The sidewalls of the recessed hole 360 have a characteristic which securely holds the epoxy potting compound 110. In the embodiment of FIG. 3, the sidewalls are undercut at an angle so that the bottom of the hole has a wider diameter then the top of the hole. The undercut sidewalls therefore better hold the epoxy potting compound 110. A preferred angle is about 5 degrees or no less than about 2 degrees, but any angle sufficient to hold the potting compound should work. The undercut sidewalls of the recessed hole are cut using a vertical end mill with a tapered bit. Holding the RFID tag and epoxy potting compound 110 more securely can be important particularly in a harsh environment.

FIG. 4 illustrates a cutaway view of a further alternative embodiment of a potted RFID tag. RFID tag 470 is illustrated in the recessed hole 460 with a spacer 480. Sidewalls at 460 have a surface treatment sufficient to hold the potting compound. The sidewall surface treatment holds the epoxy potting compound securely within the main body. Holding the potting compound more securely can be important particularly in a harsh environment such as that of a meat hook.

A preferred surface treatment is knurling with a knurling tool. Cross hatching or rough cutting can be made by a roughing end mill in one step with the cutting of hole. Knurling will require in a second step after cutting the hole. Acid etching is an alternative, possible but is slow and cost ineffective. Sandblasting also possible.

FIGS. 5 and 6 illustrate isometric views of a mounting clip 500 for a RFID tag 510 according to alternative embodiments of the present inventions. The mounting clip 500 has an aperture with a plurality of fingers 520 and 523 for holding the RFID tag 510 within the aperture. Fingers 520 attach to a bottom side of the RFID tag 510 and fingers 523 attach to a top side of the RFID tag 510.

A pair of flanges on opposing sides of the mounting clip 500 is shaped to conform to sides of a main body of the meat hook. Each flange is formed by bends 530, 533, 535 and 536 as illustrated to go around the metal stock of the meat hook approximately ⅜ inches (0.95 centimeters) thick.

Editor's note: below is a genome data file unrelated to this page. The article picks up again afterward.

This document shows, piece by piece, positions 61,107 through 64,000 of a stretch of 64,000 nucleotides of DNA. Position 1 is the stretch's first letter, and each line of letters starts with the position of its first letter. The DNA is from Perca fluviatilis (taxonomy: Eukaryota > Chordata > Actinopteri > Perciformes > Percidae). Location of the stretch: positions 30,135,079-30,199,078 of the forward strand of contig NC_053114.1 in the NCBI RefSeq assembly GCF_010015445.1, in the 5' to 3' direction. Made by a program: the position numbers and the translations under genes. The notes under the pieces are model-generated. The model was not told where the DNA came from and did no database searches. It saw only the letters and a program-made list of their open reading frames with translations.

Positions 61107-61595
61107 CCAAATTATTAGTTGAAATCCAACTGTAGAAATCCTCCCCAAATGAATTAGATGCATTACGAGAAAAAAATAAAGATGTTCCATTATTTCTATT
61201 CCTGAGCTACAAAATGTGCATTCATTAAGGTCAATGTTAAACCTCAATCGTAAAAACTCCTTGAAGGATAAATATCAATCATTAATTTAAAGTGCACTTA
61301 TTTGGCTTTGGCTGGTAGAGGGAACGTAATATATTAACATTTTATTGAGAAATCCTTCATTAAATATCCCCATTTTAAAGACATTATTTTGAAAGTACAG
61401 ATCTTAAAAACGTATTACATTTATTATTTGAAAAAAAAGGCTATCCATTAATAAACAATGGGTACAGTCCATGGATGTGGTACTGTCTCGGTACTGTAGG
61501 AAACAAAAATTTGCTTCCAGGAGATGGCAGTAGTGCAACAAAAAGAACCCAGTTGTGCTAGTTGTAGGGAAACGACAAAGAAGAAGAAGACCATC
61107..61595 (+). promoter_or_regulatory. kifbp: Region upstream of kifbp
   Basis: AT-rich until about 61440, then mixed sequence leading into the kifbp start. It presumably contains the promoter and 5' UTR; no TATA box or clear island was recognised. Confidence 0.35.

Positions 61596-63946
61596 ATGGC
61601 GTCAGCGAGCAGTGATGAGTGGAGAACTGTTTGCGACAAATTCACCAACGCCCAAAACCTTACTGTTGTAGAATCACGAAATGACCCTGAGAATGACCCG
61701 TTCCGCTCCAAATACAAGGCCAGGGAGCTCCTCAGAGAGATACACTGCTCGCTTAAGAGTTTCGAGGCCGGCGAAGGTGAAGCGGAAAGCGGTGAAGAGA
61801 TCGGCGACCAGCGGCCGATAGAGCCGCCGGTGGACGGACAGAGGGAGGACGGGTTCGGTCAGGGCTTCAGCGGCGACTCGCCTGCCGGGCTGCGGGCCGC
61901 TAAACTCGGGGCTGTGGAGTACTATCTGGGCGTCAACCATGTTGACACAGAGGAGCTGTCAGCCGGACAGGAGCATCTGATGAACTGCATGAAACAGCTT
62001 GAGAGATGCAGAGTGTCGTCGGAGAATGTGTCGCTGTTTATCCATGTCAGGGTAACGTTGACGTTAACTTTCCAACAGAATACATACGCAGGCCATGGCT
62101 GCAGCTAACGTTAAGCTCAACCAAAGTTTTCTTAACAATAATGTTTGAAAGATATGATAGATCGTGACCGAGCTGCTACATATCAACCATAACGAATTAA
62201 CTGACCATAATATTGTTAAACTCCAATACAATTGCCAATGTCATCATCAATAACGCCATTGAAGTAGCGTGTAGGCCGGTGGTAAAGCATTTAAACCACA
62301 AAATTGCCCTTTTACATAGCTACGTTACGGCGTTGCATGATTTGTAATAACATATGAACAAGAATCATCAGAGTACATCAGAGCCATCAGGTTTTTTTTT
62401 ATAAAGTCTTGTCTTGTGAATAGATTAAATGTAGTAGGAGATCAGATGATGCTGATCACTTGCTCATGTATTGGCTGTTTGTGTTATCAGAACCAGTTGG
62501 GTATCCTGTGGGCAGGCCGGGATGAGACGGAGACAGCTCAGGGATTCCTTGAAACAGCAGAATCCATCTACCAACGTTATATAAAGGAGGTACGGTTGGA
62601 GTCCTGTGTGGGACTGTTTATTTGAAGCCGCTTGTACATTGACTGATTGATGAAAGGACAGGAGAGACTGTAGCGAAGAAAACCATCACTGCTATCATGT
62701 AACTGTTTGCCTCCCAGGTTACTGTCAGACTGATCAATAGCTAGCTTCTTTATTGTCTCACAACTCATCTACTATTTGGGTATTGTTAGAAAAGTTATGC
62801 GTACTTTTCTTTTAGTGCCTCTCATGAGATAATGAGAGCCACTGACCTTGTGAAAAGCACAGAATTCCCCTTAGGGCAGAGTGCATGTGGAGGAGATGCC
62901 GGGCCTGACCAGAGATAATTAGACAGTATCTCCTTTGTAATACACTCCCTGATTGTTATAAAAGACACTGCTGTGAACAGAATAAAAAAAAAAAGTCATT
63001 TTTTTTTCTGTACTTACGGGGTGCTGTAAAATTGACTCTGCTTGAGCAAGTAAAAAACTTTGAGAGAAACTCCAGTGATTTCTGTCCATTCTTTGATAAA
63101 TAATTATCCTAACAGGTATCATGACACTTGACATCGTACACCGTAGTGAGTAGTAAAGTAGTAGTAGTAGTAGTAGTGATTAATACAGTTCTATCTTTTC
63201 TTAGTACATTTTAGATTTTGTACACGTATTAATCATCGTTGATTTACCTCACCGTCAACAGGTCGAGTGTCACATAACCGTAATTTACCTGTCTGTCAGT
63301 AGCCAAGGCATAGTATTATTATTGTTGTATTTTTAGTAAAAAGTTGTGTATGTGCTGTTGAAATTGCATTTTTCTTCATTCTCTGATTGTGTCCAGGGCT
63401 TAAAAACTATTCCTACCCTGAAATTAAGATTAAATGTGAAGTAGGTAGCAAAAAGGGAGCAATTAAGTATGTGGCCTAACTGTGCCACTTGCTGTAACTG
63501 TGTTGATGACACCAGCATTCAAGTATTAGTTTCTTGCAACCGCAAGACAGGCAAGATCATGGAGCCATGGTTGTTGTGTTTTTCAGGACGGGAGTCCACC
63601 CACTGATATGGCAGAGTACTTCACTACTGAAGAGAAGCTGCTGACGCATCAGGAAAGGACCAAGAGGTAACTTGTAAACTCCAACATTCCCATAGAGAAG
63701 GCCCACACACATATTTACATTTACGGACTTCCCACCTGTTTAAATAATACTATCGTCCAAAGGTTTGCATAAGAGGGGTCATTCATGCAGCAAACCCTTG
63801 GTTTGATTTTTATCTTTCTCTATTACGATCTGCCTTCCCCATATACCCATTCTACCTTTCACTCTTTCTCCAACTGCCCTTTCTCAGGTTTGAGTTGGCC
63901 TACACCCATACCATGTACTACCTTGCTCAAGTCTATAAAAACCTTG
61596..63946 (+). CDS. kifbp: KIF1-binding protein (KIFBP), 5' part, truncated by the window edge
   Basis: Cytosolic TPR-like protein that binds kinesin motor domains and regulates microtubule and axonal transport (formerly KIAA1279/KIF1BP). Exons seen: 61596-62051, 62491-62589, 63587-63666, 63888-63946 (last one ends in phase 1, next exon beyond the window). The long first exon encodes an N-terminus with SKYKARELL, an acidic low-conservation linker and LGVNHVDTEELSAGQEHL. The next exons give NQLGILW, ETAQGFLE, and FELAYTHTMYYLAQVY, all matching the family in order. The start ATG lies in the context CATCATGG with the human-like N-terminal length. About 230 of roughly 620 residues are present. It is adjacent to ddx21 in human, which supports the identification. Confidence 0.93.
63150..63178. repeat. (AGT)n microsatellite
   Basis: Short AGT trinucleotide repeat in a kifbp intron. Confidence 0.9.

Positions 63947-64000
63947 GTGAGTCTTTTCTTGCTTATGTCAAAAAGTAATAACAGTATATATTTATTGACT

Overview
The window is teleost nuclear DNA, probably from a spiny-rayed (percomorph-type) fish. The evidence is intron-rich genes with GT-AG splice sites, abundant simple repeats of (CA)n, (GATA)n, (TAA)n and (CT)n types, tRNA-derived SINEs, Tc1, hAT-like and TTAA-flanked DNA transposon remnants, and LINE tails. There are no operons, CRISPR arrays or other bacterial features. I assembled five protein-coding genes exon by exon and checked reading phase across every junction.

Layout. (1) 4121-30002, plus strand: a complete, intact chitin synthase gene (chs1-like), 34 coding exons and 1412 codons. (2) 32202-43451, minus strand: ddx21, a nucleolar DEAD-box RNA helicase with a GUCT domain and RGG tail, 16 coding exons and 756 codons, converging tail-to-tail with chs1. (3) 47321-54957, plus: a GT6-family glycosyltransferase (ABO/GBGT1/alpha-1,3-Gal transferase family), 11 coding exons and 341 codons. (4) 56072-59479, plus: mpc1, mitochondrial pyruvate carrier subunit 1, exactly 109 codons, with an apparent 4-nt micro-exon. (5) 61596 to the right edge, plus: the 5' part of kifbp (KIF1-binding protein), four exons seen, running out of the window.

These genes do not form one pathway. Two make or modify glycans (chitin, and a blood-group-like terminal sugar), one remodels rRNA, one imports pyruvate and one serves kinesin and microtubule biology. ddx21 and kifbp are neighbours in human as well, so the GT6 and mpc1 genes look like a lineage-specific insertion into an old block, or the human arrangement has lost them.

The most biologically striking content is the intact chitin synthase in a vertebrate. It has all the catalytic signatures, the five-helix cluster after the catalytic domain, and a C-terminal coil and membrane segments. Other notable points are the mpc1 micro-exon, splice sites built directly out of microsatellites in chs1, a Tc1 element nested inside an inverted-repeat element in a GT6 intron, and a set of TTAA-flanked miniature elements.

An upper flange 550 is formed by illustrated bends 540 and 543. The upper flange 550 has an aperture 555 to make room for the axle of the meat hook pulley wheel.

The mounting clip is metallic and preferably made of stainless steel stock of approximately 1.25 inches (3.175 centimeters) by approximately 2.75 inches (7 centimeters).

FIG. 7 illustrates a side view of an RFID tag clip 500 of FIGS. 5 and 6 for holding the RFID tag 510 on a meat hook assembly 700. Axle 120 is illustrated connecting a pulley between one side of a main body 140 and another side 145 of a bend in the main body. A pulley on the axle 120 holds the hook 150 on the wire guide. The upper flange 555 of the clip 500 is disposed over the axle 120 of a pulley wheel of the meat hook assembly 700.

Although the invention has been described and illustrated in the above description and drawings, it is understood that this description is by example only, and that numerous changes and modifications can be made by those skilled in the art without departing from the true spirit and scope of the invention. Although the examples in the drawings depict only example constructions and embodiments, alternate embodiments are available given the teachings of the present patent disclosure. Use of the potted hole and clip is not limited to meat hooks and can be deployed in multiple RFID application environments.